Tuesday, April 21, 2009

Further Advice from Warren Buffet

I've spent the last thirty minutes reading articles about Warren Buffet, his investment philosophy, and some quotes from him.

This includes reading his Wikipedia page, and various articles about the man.  

To summarize he believes the main skills in picking a stock correctly are correctly valuing the company (either above or below current appraisals) and being detached from the opinions of others, which will influence your thinking.  

The following six paragraphs are all from the article cited above:

"[It] comes about from having an investment philosophy grounded in the idea that a stock is a piece of a business. If you look at it that way, there's no reason to get excited whether some analyst is recommending it or the company is splitting the shares two-for-one, or whatever. The only way to drive the extraneous thoughts out of your mind is to have a philosophy. And for us that philosophy comes from Benjamin Graham and The Intelligent Investor, especially chapters 8 and 20. It's not very complicated stuff."

"It doesn't make any difference what other people think of a stock. What matters is whether you know enough to evaluate the business," he opined.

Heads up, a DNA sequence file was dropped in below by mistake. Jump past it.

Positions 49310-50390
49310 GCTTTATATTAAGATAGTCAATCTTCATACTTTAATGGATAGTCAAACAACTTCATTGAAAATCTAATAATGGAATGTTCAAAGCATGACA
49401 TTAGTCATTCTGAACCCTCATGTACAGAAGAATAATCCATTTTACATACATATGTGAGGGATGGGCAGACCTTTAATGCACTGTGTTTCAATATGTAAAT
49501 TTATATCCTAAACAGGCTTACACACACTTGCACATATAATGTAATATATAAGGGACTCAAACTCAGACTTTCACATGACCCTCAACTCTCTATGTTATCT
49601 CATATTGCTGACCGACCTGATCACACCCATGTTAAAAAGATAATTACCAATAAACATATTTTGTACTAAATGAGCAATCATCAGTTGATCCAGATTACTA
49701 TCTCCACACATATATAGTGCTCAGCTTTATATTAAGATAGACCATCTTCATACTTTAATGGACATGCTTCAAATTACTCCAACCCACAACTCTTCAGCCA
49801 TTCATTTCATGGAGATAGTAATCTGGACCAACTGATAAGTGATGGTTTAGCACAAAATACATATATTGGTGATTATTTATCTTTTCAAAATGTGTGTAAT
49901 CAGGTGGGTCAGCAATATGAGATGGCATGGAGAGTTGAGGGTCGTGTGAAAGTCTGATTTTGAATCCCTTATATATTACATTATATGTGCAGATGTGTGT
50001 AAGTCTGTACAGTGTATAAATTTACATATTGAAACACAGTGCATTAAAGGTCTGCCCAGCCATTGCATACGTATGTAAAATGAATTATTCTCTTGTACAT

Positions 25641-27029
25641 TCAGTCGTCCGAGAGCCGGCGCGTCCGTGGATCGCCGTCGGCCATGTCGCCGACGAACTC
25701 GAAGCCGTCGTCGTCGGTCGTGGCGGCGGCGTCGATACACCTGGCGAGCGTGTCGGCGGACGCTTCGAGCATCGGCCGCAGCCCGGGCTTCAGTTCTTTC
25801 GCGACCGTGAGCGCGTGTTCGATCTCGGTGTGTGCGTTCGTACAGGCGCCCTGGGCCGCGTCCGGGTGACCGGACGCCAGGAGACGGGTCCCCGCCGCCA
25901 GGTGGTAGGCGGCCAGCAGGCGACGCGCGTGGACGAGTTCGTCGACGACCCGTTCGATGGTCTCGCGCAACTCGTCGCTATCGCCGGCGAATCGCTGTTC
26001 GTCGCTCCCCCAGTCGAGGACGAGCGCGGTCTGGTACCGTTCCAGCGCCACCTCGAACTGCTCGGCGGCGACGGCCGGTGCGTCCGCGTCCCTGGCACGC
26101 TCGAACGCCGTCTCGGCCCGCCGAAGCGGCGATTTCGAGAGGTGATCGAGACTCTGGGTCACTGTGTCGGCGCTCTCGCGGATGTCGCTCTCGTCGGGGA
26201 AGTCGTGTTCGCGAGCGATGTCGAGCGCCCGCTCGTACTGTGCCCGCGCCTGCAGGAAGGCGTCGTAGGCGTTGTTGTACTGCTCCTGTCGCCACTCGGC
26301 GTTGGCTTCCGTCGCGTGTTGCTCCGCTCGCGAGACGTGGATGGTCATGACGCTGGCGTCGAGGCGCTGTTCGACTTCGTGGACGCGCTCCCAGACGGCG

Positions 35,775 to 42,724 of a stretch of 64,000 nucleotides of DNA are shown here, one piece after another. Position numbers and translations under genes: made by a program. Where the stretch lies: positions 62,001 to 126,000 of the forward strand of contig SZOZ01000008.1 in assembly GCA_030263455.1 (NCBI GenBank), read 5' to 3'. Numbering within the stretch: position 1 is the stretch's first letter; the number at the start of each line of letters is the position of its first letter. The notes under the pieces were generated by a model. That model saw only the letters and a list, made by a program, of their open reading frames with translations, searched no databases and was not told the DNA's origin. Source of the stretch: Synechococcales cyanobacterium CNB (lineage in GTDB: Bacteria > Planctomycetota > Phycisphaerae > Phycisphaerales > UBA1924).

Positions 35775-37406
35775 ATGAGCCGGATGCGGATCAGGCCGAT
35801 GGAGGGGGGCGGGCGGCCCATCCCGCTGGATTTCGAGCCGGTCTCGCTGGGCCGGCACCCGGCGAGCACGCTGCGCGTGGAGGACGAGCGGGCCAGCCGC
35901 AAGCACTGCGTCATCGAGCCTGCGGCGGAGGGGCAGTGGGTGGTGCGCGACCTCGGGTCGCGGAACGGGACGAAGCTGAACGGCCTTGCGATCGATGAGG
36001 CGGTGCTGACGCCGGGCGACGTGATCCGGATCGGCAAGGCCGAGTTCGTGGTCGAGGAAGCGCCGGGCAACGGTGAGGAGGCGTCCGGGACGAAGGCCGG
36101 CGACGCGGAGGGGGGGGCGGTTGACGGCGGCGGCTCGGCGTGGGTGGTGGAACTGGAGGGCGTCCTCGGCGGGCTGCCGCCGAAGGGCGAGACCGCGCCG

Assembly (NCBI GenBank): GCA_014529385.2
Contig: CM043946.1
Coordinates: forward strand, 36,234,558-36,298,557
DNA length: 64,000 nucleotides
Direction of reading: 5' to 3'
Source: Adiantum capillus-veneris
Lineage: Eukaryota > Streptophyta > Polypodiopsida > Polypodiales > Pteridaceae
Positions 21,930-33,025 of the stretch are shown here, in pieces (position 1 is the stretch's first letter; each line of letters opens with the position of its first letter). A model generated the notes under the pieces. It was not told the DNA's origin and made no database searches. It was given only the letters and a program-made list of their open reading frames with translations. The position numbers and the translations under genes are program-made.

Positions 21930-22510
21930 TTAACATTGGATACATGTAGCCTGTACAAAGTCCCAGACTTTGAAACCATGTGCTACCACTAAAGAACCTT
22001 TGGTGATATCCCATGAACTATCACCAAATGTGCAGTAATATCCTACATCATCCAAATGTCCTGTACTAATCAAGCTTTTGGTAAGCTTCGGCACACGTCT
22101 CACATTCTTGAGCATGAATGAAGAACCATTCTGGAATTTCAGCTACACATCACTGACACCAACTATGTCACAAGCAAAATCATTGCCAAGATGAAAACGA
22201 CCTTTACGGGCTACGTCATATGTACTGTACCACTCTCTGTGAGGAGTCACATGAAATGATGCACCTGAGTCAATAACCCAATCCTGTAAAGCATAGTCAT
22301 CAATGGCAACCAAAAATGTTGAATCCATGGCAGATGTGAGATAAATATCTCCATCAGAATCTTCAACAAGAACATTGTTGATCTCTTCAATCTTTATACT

You should be able to write down on a yellow sheet of paper, 'I'm buying General Motors at $22, and GM has [566] million shares for a total market value of $13 billion, and GM is worth a lot more than $13 billion because _______________." And if you can't finish that sentence, then you don't buy the stock.

The key is not to be seduced by crazy ideas, but instead just stick to the fundamentals year after year. Academia doesn't get too interested in us -- we're too simple. What would the professors do? A great many of the formulas [they use to analyze securities and markets] are dead wrong. They exist purely to give the intellectual class something to do. We don't do anything just exercise our intellectual proclivity for mathematical formulas.

Instead, if you are a true investor, you should shop for stocks the same way you shop for anything else: Look for sale prices, and never regard falling prices as inherently bad news. Instead, falling prices create the opportunity to buy even more of something that was already worth owning.

In that single sentence Buffett captured the difference between investing and speculating: An investor, like Buffett, wants the price of a stock to fall below the value of its underlying business so he can buy even more and hold for as long as possible.

So to summarize, one wants teams to perform poorly, to have their "stock drop" below their true levels. 

Smart man, a lot to learn from him.

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